Apart from these two different premise-requirements, Walton distinguishes two different conclusion-requirements. The first one is called the no-support requirement. This means that the conclusion is not given any support at all when the premise is removed.
The second conclusion-requirement is called the insufficient-proof requirement. This means that the conclusion is not given enough support to prove it when the premise is removed. On the basis of these four requirements, Walton distinguishes four types of tests to be used for determining coordinative compound argumentation, the basic assumption being that the conclusion is supported by two premises. Walton (1996: 121) focuses on the first two tests, the Falsity/No support Test and the Suspension/ Insufficient Proof Test, because they are prevalent in textbooks. Both tests have been discussed and criticised extensively. I will discuss two of his major points of criticism. In doing so, I will make use of some of Walton’s examples as far as they could be examples encountered in legal texts or textbooks.
3. Objections to the Falsity/ No support Test
In Walton’s view (1996: 133), one of the main problems that arise when using the Falsity/ No support Test, is to be expected in case a standpoint is defended by evidence-accumulating argumentation. The following case is an example of this type of coordinative argumentation:
The defendant refuses to adjust appearance
The defendant refuses to address customers properly
Therefore, the defendant is, to a serious degree, not suited for the job.
According to the Suspension/ Insufficient Proof Test, the argumentation is coordinatively compound, because, if the one premise is suspended, the other by itself does not supply sufficient evidence to prove the conclusion. When the Falsity/ No support Test is applied, however, this same argumentation appears to be multiple, because if the one premise is false, the other premise still gives some support to the conclusion.
Since it is characteristic of evidence-accumulating or cumulative argumentation that every one of the arguments give some support to the standpoint, it is not possible to trace this type of argumentation by using the Falsity/ No support Test. Cumulative argumentation will always be analysed as multiple.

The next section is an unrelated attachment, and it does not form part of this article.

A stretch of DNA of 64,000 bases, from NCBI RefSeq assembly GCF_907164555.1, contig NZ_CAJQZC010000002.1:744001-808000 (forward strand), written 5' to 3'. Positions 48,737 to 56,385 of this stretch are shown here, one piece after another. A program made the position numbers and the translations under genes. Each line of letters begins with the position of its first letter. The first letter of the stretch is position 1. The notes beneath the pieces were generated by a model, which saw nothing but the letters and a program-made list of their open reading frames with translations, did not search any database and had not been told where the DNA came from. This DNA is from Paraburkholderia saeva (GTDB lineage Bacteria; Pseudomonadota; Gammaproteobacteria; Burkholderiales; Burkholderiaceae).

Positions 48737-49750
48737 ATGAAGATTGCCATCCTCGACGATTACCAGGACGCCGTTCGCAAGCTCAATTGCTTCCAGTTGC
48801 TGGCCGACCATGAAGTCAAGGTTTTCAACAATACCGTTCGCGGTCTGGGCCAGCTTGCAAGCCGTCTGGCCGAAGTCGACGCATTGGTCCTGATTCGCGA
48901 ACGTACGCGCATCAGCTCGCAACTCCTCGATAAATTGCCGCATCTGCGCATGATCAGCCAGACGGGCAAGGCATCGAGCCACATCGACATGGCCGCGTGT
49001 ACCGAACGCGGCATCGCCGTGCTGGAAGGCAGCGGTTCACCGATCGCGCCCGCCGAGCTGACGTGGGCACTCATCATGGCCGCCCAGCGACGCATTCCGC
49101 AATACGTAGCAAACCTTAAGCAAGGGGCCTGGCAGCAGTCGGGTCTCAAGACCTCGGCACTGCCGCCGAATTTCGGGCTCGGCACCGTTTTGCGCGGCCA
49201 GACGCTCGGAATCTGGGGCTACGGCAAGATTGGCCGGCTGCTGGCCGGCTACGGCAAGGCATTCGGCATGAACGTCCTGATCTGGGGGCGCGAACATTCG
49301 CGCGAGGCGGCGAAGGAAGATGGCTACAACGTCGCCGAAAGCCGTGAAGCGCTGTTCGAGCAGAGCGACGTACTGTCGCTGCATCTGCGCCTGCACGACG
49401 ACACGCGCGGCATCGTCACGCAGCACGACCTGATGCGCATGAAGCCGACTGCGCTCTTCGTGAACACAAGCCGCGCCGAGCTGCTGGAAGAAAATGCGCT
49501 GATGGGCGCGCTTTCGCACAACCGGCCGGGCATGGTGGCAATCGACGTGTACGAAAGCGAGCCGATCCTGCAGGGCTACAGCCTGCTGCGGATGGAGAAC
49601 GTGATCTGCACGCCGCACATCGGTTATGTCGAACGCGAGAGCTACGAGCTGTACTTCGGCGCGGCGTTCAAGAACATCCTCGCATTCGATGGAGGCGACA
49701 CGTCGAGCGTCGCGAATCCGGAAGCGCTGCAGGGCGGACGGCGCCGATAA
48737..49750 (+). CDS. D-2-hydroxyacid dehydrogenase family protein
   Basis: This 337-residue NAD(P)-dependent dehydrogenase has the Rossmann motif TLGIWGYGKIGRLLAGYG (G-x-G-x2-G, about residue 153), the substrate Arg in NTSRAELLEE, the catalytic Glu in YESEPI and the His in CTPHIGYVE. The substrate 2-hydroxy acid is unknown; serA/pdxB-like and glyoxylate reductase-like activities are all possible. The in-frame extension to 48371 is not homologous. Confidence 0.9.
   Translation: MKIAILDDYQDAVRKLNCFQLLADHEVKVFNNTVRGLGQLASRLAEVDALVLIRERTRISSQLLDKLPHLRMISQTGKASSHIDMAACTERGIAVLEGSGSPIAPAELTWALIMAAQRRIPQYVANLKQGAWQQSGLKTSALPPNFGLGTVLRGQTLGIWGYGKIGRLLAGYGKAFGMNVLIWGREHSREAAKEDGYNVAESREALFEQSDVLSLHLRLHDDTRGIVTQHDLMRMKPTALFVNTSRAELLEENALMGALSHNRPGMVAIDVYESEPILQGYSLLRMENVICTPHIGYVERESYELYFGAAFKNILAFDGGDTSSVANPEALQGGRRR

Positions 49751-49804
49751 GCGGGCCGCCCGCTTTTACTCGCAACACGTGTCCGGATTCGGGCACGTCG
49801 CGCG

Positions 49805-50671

The test can however be used to trace complementary argumentation, which is another type of coordinative argumentation. In complementary argumentation one of the arguments supports the standpoint directly. The other argument supports the standpoint indirectly and is advanced to anticipate criticism on the first argument[i]:
The defendant refuses to address customers properly.
The defendant’s job is for 80 % directly concerned with customers.
Therefore, the defendant is, to a serious degree, not suited for the job.
By using the Falsity/ No support Test, the structure of this argumentation is coordinative, because, if one premise (the first one) is false, the other premise gives no support to the conclusion. Although the Falsity/ No support Test is not a very useful test because it is in principle not possible to distinguish between multiple and cumulative argumentation, it can be used to distinguish between multiple and complementary argumentation.
4. Objections to the Suspension/ Insufficient Proof Test
According to Walton (1996: 139, 170) a serious counter-example to the Suspension/ Insufficient Proof type of test is the `bad’ convergent argument[ii]. By this he means argumentation in which both arguments are inadequate, incorrect or irrelevant reasons for accepting the standpoint. He gives the following example:
George appears nervous.
Rodney says that George is guilty.
Therefore, George is guilty.
Here Walton assumes that we know that Rodney has a criminal record, is a habitual liar, and has been bribed to testify against George. We also know that George is terrified that the charges against him will ruin his career and reputation. Walton states that intuitively the arguments are multiple. But it comes out coordinative compound in the Suspension/ Insufficient Proof Test: if one argument is suspended, the other gives insufficient support to prove the conclusion. So, the outcome of the test does not correspond with intuitive analysis, although its not clear on which this intuition is based. But Walton takes us even one step further. Because we are dealing, in this example, with premises of which neither is sufficient to prove the conclusion, the Suspension/ Insufficient Proof Test is not useful at all. Therefore Walton suggests that bad argumentation should be excluded from the test. To confine the range of applicability of the test, he builds in three restrictive conditions: a plausibility, a consistency and a probative relevance condition. The latter is descried as: `one proposition is probatively relevant to another if it gives some reason, justification, or basis for proving the other’. Example (3) should be excluded from the use of the test on the grounds that the premises are not relevant. As Walton states: `The premises are weakly relevant (perhaps), but their probative strength is minimal or even non-existent’.
The implication seems to be that plausibility, consistency and relevance are conditions decisive for the sufficiency of arguments:
only if arguments are sufficient, it is possible to make use of the Suspension/ Insufficient Proof Test. If we take a look at the example (3), however, how are we to decide whether or not the arguments are irrelevant and thereby insufficient?